Monday, August 29, 2016
Third Game Snooze
The Mets did this again on Sunday against the Phillies, as they came out flat against Vince Velasquez. It didn't help that they once again decided to play a game shorthanded as both Yoenis Cespedes and Neil Walker were held out of the lineup. This was bad enough, but then Asdrubal Cabrera was lost in the 1st inning after colliding with Tommy Joseph on a bad throw at 1st Base. The Mets subsequently loaded the bases with 1 out and ended up scoring one run...and that was the sum total of their output for the day.
Robert Gsellman acquitted himself well enough in his first Major League start that kind of felt like his second, until you remember that he didn't actually start in St. Louis. Regardless, he did fine against the Phillies lineup, which remember isn't much of a lineup these days, but he also got plenty of help from the Phillies in the process. In the 3rd, Freddy Galvis doubled and moved to 3rd on a Velasquez sacrifice. He then proceeded to pull one of the worst baserunning moves conceivable. Cesar Hernandez attempted what I guess was a safety squeeze, but he bunted the ball basically right back to Gsellman, who looked Galvis back to 3rd and then threw to 1st for the out. THEN Galvis decided to break for home, where James Loney threw him out by a good 30 feet.
In the 4th, the Phillies looked similarly foolish when, with two outs and men on 1st and 2nd, Jimmy Paredes lifted a high fly ball to right that, for a second, looked horrifyingly close to being a 3-run Home Run. But it instead bounced off the wall, and scored the tying run with ease. Aaron Altherr should have been right on the heels of the lead runner, but for some reason he started coasting, then looked back to see where the ball was, rather than looking at his frantically-waving 3rd base coach Juan Samuel, and then was subsequently thrown out at home, while Samuel nodded disapprovingly and Keith Hernandez had a conniption fit.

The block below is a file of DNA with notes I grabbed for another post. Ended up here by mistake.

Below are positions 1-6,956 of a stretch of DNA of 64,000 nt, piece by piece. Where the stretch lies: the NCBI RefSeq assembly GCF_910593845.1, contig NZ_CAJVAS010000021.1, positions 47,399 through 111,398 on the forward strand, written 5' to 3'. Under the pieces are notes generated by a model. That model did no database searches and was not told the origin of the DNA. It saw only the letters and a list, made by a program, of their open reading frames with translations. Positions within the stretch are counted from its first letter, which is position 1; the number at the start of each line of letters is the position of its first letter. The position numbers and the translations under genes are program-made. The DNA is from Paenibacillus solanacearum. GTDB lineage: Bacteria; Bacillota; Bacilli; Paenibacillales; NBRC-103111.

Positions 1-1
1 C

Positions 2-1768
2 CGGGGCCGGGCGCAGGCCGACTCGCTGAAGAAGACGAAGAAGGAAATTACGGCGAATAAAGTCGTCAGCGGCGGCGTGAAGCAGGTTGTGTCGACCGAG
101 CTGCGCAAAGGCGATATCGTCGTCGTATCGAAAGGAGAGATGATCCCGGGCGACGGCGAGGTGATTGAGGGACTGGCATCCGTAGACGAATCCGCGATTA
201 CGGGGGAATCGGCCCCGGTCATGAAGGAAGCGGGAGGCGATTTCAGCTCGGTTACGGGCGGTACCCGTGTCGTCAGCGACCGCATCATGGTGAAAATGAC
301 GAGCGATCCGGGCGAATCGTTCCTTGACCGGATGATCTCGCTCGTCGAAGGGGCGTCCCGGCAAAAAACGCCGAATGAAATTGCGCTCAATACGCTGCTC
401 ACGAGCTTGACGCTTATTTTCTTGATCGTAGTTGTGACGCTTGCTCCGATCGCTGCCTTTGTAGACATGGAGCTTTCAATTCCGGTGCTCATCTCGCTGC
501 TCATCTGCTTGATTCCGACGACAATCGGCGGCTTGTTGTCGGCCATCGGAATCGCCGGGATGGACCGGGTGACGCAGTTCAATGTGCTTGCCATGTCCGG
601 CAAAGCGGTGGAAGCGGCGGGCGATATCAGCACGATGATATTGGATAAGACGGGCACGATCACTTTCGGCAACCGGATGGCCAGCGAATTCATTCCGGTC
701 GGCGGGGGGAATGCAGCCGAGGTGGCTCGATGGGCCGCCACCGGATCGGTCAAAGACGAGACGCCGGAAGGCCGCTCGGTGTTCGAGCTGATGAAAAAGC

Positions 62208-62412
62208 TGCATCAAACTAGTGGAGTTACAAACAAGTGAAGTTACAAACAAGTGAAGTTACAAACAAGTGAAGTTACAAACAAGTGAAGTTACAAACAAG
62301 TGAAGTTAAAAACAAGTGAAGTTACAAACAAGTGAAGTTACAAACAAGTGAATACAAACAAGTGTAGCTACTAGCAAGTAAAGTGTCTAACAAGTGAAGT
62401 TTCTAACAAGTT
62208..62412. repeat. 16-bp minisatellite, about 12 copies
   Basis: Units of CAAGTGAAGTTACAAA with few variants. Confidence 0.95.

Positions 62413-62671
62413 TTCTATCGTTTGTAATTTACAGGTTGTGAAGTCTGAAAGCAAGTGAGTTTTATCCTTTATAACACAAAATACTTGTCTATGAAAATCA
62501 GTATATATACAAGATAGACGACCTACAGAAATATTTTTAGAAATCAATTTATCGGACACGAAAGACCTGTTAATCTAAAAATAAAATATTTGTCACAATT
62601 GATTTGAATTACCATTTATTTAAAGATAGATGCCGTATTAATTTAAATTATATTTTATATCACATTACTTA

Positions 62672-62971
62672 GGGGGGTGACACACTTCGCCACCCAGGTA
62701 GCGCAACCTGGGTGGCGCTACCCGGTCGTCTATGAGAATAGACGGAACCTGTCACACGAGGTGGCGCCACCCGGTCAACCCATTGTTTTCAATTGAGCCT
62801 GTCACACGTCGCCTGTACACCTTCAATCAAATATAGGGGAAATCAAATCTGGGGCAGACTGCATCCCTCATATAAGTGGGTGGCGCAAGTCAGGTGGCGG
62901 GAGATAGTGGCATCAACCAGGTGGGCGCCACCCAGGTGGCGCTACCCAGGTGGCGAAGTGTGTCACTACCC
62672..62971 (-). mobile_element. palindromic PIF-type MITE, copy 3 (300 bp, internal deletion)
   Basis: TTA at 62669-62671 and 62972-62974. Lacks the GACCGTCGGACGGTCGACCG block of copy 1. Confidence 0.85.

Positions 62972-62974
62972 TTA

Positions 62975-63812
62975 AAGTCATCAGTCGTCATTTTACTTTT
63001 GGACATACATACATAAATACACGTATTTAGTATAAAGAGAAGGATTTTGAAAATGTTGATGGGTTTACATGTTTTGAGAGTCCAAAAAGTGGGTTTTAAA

Gsellman was then cruising along until the 7th, when his luck ran out and he gave up 3 straight hits to start the inning. It's debatable as to whether or not Gsellman should have even started the inning, but I had no problem sending him back out there. Then again, when he got in trouble, I probably would not have gone to Hansel Robles, who's been terrible of late, to get out of this particular jam. Maybe go to one of the other 8 relievers you're insistently carrying instead of a useful bat off the bench? Robles, of course, torched the whole game, allowing a 2-run double to A.J. Ellis, walking another guy, and then hitting Peter Bourjos to score another run before departing to a chorus of boos. Once again, he's proved that there's no in-between with him; he's either really good, or he's absolutely putrid and you can usually tell after 3-4 pitches which one you're going to get.
By this point, the game was beyond salvage and the Mets faded out with a 5-1 loss.
You hate games like this because it can be a bit of a momentum killer, and it didn't help that they started the game short two starters and finished short 3 starters. On the other hand, I can see the Mets wanting to show a little precaution because the next four games could conceivably make or break the season as the Mickey Mouse Marlins are coming to town. Yes, if you can stomach the thought, this fake-ass team is actually a game ahead of the Mets and, really, I'm totally dumbfounded as to why this is the case. To make matters worse, they're starting the series tonight with Jose Fernandez, while the Mets have had to dip down to Binghamton for Rafael Montero. Remember him? He actually pitched in two games this April. I'd forgotten that completely. But here now he's coming up in a really big spot in what Mets fans should really view as a week for pure, unadulterated sports hatred. You want to pay the Fucking Marlins back for all those years of being a pain in the ass and put them back in their rightful place as irrelevant? Now's the time to do it.